Crew preserves historic cabin at cow-camp site

Crew preserves historic cabin at cow-camp site

Photo Courtesy of Andrew Gulliford
A large trench is required to drain the property and keep the sill logs from rotting.
Crew leader Chris George, left, and assistant crew leader Harris Abernathy have made a great team as they taught Historicorps volunteers how to rehabilitate the Harris cabin just west of Lift 8 at Durango Mountain Resort.
Photo Courtesy of Ann Bond, San Juan National Forest
The Harris Cabin was originally built in 1880, then disassembled and rebuilt along the East Fork of Hermosa Creek in 1934. The excavated trench improves drainage. The cowboy porch faces Hermosa Creek and a meadow that was summer grazing for Harris Ranch cows.
Photo Courtesy of Andrew Gulliford
The detail of cabin logs and the saddle notch design comes from the southwest corner of the building. Restoring log cabins requires learning secrets from the original builders, especially about structures that have been taken apart and moved. The Harris cabin once was a toll station on the Rockwood-to-Rico wagon road.
Photo Courtesy of Andrew Gulliford
The Historicorps logo connects the modern Historicorps, created last year by Colorado Preservation Inc., and similar images from the 1930s Civilian Conservation Corps. Both groups specialized in vernacular architectural structures in national forests and national parks.
Photo Courtesy of Andrew Gulliford
The cabin’s sparse furnishings included a wrought-iron bedstead, a chuck wagon-style drop-down table, and an original Monarch stove, above, that could burn either coal or wood.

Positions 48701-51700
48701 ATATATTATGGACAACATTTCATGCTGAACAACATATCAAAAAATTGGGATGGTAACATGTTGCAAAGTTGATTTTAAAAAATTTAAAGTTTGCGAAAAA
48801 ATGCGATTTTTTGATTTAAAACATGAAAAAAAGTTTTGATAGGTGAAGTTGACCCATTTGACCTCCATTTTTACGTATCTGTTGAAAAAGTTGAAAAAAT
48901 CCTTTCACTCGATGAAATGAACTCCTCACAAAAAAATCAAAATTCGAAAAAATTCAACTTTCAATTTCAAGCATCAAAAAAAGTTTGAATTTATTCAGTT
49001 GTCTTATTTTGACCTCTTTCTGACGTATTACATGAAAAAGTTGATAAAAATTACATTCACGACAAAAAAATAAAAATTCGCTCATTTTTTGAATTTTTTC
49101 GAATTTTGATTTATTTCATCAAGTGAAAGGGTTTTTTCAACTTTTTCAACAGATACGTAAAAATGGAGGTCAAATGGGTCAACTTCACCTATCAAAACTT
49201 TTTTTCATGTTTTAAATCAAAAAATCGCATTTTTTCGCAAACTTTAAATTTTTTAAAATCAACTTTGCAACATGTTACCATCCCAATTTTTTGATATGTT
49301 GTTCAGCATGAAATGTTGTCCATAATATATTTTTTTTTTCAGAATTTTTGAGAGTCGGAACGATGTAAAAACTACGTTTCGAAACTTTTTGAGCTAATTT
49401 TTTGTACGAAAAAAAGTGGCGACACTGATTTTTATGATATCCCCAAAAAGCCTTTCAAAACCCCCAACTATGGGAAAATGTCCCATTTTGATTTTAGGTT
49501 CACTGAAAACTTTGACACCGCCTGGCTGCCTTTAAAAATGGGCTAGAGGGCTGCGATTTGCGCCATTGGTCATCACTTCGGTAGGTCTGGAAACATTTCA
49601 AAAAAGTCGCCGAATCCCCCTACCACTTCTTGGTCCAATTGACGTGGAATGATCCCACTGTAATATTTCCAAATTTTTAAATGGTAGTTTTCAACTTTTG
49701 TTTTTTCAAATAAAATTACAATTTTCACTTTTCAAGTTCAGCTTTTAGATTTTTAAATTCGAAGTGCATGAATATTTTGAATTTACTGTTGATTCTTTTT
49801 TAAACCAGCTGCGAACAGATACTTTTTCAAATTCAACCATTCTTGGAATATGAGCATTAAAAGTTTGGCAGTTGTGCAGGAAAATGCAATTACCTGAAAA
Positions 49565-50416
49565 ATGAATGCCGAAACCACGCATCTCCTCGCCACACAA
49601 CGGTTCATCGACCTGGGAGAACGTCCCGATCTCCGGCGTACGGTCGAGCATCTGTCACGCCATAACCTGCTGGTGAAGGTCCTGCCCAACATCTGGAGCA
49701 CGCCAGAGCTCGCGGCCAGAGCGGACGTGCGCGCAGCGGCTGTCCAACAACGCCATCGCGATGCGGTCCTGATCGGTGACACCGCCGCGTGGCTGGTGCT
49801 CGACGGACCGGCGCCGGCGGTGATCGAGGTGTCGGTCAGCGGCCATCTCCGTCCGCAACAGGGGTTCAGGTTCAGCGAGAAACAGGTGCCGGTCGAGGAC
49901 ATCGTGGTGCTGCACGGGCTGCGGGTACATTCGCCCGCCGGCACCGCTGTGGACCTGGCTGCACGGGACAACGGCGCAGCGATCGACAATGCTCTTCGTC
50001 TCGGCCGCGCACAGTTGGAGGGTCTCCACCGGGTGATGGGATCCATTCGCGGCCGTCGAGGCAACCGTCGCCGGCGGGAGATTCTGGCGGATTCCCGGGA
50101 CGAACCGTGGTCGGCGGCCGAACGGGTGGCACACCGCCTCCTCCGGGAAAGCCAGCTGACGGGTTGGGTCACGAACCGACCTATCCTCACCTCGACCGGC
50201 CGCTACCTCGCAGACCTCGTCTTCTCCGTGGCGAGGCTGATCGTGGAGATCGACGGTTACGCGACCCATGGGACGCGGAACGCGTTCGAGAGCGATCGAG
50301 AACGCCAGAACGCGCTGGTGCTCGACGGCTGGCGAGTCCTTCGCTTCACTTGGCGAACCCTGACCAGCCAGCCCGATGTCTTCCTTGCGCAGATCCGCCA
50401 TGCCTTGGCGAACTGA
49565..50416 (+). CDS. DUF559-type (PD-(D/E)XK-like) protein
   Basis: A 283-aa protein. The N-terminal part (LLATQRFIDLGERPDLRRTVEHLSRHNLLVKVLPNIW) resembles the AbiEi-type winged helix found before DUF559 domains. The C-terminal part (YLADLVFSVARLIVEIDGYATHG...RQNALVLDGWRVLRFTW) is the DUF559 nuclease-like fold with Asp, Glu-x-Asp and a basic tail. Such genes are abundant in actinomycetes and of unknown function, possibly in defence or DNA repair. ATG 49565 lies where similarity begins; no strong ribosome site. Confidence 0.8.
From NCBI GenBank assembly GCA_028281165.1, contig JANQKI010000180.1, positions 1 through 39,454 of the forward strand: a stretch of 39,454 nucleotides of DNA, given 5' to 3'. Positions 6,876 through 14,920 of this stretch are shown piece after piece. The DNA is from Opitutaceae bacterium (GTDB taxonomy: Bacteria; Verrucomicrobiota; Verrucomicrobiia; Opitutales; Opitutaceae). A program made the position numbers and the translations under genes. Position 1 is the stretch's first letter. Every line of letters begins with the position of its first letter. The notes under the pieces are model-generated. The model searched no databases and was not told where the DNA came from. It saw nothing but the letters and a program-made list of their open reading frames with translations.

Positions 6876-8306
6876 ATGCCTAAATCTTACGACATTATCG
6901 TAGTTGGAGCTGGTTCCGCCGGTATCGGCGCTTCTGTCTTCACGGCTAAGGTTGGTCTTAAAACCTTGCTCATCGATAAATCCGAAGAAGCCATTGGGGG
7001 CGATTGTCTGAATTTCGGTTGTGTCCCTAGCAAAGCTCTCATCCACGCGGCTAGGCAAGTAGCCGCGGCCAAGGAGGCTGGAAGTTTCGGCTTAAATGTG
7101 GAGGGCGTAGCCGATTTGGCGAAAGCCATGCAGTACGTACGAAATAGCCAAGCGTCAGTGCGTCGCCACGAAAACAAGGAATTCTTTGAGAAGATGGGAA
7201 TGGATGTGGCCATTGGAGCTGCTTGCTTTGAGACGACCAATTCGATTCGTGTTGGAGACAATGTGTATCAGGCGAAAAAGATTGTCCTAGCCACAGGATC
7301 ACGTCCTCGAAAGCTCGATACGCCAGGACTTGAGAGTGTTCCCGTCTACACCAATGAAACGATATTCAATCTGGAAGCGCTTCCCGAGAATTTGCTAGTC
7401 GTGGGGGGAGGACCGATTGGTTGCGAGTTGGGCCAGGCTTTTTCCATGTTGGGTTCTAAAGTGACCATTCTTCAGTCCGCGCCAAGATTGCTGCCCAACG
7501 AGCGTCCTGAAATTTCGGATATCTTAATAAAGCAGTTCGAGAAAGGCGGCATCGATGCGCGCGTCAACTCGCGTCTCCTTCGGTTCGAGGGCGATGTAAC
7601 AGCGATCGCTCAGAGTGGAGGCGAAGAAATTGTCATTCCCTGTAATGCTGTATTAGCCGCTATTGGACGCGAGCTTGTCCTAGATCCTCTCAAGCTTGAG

Crew preserves historic cabin at cow-camp site

Photo Courtesy of Andrew Gulliford
A large trench is required to drain the property and keep the sill logs from rotting.
Crew leader Chris George, left, and assistant crew leader Harris Abernathy have made a great team as they taught Historicorps volunteers how to rehabilitate the Harris cabin just west of Lift 8 at Durango Mountain Resort.
Photo Courtesy of Ann Bond, San Juan National Forest
The Harris Cabin was originally built in 1880, then disassembled and rebuilt along the East Fork of Hermosa Creek in 1934. The excavated trench improves drainage. The cowboy porch faces Hermosa Creek and a meadow that was summer grazing for Harris Ranch cows.
Photo Courtesy of Andrew Gulliford
The detail of cabin logs and the saddle notch design comes from the southwest corner of the building. Restoring log cabins requires learning secrets from the original builders, especially about structures that have been taken apart and moved. The Harris cabin once was a toll station on the Rockwood-to-Rico wagon road.
Photo Courtesy of Andrew Gulliford
The Historicorps logo connects the modern Historicorps, created last year by Colorado Preservation Inc., and similar images from the 1930s Civilian Conservation Corps. Both groups specialized in vernacular architectural structures in national forests and national parks.
Photo Courtesy of Andrew Gulliford
The cabin’s sparse furnishings included a wrought-iron bedstead, a chuck wagon-style drop-down table, and an original Monarch stove, above, that could burn either coal or wood.
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